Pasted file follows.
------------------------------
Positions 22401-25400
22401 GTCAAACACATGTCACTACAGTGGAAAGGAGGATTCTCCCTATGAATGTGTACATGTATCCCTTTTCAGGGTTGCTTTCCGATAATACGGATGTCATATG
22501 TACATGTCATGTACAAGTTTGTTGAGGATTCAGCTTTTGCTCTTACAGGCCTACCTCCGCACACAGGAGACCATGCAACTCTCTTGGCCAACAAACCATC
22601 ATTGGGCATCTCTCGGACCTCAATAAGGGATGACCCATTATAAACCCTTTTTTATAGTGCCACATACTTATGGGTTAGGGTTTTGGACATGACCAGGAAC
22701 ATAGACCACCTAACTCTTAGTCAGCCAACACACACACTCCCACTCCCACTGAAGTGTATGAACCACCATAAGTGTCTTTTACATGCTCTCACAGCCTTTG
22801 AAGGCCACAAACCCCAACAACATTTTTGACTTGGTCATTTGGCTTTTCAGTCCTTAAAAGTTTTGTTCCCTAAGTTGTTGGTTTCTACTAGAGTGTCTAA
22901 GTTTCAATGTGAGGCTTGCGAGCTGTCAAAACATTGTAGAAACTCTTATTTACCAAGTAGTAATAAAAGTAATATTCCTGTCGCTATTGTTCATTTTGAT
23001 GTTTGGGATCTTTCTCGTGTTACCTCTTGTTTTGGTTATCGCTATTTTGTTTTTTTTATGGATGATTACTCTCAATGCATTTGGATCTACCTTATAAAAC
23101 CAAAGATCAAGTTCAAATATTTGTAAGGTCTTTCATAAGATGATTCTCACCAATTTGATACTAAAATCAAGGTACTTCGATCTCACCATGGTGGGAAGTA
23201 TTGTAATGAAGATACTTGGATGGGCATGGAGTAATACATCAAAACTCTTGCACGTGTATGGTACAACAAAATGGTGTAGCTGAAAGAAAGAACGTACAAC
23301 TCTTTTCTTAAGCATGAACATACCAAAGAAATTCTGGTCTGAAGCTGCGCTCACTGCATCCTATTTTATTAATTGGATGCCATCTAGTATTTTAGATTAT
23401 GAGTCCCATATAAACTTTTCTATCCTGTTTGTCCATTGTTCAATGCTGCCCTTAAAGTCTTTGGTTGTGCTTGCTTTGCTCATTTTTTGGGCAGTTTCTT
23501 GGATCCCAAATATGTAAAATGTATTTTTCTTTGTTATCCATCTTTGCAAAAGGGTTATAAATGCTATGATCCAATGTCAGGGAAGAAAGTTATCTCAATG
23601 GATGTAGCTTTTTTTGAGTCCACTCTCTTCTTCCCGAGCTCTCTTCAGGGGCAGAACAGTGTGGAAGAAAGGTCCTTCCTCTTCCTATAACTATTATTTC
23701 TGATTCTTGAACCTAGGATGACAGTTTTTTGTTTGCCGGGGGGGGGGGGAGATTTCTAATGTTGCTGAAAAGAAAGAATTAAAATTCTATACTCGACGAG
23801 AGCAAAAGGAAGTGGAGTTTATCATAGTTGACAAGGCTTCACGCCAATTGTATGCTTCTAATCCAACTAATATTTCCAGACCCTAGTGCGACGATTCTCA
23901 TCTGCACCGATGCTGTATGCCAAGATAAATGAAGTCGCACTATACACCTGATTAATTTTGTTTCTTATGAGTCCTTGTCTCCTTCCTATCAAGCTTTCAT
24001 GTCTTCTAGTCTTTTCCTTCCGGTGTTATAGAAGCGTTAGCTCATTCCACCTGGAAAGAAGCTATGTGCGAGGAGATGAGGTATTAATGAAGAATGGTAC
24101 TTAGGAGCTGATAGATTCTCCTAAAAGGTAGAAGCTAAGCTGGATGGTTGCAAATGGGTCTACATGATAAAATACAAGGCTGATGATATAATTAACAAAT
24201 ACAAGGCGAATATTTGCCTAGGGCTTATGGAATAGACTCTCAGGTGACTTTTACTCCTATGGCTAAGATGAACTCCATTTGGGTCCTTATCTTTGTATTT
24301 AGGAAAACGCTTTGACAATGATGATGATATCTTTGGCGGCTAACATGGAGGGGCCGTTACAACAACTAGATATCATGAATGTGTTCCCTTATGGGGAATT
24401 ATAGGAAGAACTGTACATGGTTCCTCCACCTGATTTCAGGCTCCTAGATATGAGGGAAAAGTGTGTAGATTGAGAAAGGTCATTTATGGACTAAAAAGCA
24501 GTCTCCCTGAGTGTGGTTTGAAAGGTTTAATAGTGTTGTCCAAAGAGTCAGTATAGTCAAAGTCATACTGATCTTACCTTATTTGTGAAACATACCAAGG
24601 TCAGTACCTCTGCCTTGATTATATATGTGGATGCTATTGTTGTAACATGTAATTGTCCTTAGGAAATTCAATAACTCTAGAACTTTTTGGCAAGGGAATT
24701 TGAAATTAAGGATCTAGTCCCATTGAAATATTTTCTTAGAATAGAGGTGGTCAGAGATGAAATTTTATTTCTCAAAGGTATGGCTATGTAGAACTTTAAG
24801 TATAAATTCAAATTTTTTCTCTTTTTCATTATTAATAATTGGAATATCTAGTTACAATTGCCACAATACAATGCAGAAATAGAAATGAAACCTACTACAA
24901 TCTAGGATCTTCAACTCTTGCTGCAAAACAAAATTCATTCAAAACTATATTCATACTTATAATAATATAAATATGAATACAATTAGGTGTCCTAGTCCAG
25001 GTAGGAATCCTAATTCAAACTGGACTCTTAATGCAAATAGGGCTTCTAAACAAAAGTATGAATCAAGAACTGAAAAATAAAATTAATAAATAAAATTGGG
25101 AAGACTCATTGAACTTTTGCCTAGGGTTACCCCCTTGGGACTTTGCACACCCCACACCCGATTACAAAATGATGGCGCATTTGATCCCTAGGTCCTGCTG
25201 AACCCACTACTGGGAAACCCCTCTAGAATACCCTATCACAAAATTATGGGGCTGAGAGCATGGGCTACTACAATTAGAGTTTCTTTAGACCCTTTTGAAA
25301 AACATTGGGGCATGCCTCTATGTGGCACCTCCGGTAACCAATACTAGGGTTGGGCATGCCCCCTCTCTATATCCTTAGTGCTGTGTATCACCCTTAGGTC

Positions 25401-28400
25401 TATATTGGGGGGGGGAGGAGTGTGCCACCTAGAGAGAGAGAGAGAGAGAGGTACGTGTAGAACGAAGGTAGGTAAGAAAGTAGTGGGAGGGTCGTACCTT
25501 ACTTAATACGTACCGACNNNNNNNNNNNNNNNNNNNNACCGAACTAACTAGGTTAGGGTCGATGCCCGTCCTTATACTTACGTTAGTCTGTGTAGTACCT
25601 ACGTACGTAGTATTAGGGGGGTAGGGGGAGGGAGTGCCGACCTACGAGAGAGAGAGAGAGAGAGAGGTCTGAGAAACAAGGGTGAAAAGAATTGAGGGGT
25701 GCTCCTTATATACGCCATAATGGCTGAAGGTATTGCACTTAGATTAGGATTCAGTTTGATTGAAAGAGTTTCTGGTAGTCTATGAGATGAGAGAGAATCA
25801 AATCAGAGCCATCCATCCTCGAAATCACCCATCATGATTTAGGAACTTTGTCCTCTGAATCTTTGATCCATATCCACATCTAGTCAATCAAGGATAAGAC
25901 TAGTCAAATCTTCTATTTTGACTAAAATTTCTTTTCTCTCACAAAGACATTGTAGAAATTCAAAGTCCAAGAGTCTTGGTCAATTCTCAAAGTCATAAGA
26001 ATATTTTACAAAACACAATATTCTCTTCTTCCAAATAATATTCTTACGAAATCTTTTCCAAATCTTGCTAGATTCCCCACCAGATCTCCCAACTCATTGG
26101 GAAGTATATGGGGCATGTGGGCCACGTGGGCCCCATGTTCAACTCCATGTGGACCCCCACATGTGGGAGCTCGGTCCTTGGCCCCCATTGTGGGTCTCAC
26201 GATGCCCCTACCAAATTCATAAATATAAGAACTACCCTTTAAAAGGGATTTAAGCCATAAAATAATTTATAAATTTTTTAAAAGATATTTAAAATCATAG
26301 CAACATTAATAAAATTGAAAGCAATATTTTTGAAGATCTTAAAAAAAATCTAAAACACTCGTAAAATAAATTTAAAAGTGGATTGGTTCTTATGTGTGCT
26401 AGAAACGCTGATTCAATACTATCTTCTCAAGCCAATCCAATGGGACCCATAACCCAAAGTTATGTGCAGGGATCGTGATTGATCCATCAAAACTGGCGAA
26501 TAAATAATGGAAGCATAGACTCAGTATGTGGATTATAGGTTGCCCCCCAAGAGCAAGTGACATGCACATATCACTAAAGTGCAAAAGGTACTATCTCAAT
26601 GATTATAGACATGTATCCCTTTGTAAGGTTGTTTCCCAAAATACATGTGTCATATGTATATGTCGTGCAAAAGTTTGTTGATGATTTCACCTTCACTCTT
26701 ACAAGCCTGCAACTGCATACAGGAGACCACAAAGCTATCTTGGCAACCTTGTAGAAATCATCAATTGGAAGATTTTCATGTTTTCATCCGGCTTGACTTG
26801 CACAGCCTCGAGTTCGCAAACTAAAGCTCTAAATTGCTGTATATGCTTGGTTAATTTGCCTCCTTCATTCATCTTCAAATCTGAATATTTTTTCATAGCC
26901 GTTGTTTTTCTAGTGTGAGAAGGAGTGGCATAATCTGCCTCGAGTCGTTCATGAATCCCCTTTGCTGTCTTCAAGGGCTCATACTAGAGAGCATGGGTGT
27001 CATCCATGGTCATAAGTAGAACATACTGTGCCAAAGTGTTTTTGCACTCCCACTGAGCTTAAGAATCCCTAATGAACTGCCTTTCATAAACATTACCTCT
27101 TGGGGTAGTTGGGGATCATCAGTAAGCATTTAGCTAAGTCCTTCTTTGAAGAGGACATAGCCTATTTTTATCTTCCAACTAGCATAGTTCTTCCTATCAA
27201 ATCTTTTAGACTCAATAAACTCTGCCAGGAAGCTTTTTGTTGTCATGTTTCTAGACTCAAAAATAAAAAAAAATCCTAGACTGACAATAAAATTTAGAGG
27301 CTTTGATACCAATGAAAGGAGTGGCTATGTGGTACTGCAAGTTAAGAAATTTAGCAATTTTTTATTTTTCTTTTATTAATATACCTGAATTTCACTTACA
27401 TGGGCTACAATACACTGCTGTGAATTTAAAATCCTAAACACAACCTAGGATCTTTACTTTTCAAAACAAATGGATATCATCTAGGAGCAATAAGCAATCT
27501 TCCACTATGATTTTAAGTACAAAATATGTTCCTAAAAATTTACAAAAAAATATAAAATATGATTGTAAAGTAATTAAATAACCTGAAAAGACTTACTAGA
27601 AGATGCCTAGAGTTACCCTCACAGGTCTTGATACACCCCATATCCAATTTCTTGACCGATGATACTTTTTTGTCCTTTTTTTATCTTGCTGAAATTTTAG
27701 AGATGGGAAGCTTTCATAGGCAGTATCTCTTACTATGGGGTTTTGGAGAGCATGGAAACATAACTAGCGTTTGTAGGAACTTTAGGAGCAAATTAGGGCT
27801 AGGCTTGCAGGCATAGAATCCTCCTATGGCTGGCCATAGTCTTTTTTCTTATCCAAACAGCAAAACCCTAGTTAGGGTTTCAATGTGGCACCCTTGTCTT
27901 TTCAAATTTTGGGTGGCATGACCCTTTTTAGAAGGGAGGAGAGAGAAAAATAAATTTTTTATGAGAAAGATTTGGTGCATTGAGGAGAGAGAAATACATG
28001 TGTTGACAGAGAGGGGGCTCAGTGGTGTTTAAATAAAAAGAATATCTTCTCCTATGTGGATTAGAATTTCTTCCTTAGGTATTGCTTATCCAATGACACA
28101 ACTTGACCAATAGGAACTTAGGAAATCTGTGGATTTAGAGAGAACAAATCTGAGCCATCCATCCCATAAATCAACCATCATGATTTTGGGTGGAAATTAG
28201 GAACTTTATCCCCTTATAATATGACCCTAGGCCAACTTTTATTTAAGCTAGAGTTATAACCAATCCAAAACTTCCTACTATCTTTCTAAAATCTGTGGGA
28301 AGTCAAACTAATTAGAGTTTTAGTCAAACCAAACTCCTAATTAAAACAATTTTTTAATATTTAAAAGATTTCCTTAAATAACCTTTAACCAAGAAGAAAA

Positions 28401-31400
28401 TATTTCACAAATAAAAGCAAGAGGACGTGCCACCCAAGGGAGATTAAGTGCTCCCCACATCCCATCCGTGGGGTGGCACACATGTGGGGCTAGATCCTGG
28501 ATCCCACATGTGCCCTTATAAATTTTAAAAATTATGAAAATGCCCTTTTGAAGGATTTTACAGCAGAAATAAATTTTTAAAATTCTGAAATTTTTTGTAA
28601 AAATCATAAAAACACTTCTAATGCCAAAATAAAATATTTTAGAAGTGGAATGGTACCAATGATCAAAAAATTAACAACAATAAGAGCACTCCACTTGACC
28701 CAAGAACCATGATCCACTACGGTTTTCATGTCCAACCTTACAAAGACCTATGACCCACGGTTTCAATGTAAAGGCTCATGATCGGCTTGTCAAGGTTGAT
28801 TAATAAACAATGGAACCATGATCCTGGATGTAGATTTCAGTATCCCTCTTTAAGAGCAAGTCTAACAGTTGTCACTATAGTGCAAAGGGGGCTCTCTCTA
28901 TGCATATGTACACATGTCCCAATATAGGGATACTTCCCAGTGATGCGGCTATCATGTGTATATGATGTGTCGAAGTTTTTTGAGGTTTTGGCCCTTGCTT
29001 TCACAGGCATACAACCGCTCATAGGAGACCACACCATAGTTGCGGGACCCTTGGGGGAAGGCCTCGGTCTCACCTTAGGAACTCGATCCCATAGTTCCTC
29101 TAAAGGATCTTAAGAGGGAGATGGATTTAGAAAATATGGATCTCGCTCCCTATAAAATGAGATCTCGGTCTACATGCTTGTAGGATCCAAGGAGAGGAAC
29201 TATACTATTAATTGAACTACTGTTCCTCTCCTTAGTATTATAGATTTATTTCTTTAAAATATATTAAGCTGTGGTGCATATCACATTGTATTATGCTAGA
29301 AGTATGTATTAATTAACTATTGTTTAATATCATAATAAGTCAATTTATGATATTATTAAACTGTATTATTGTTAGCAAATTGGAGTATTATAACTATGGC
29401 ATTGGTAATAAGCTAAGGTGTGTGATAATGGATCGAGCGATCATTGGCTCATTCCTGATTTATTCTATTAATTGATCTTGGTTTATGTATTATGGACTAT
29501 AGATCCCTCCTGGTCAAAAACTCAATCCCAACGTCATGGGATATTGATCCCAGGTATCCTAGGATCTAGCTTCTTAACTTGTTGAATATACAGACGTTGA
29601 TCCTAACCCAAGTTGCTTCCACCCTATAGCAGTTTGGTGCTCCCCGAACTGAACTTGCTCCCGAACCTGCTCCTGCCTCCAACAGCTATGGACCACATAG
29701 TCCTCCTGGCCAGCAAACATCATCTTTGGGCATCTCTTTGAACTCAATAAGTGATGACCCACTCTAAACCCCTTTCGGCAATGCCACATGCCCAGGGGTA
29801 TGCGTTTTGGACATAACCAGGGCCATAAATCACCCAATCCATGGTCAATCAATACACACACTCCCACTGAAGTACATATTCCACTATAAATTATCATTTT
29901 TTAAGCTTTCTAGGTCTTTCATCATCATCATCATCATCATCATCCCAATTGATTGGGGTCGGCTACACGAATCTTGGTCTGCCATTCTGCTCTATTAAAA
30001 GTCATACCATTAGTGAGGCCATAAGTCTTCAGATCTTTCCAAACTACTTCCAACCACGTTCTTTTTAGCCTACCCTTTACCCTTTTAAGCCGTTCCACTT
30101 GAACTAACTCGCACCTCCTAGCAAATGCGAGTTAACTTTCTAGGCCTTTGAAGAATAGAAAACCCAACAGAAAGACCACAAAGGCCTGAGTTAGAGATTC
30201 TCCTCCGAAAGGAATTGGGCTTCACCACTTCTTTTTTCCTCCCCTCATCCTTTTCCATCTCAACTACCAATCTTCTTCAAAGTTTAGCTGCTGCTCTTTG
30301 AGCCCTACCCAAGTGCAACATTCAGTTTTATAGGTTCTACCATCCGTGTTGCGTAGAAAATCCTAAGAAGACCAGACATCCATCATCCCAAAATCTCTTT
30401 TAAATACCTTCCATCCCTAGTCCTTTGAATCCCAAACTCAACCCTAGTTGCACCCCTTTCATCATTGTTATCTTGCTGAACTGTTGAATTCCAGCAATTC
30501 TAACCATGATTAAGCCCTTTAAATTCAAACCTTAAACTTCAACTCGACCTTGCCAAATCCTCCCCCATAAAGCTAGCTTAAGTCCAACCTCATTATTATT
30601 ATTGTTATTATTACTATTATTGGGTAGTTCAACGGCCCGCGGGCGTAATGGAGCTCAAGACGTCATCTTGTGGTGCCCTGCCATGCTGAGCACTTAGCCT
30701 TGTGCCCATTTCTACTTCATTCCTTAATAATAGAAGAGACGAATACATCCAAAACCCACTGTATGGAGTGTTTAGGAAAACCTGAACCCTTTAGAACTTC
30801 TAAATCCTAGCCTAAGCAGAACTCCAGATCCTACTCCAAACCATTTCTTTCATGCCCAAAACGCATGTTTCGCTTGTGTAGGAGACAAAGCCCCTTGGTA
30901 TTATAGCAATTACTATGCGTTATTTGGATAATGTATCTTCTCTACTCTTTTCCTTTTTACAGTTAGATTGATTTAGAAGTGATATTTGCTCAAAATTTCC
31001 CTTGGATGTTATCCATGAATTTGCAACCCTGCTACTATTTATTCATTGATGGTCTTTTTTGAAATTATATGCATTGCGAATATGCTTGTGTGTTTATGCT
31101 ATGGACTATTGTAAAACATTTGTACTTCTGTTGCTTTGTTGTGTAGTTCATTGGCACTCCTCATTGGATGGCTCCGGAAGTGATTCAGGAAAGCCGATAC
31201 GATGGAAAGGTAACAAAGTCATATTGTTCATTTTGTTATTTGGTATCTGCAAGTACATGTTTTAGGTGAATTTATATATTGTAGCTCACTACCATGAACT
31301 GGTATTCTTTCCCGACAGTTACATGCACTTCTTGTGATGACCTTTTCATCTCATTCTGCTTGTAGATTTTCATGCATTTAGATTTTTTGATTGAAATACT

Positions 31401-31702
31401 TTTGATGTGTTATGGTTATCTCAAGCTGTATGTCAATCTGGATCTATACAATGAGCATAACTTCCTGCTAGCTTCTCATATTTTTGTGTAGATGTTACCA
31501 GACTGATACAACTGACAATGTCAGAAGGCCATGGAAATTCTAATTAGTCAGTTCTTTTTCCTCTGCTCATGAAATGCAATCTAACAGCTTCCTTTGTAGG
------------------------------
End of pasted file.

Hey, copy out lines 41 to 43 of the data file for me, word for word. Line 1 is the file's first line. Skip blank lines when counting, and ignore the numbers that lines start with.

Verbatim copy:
26201 GATGCCCCTACCAAATTCATAAATATAAGAACTACCCTTTAAAAGGGATTTAAGCCATAAAATAATTTATAAATTTTTTAAAAGATATTTAAAATCATAG
26301 CAACATTAATAAAATTGAAAGCAATATTTTTGAAGATCTTAAAAAAAATCTAAAACACTCGTAAAATAAATTTAAAAGTGGATTGGTTCTTATGTGTGCT
26401 AGAAACGCTGATTCAATACTATCTTCTCAAGCCAATCCAATGGGACCCATAACCCAAAGTTATGTGCAGGGATCGTGATTGATCCATCAAAACTGGCGAA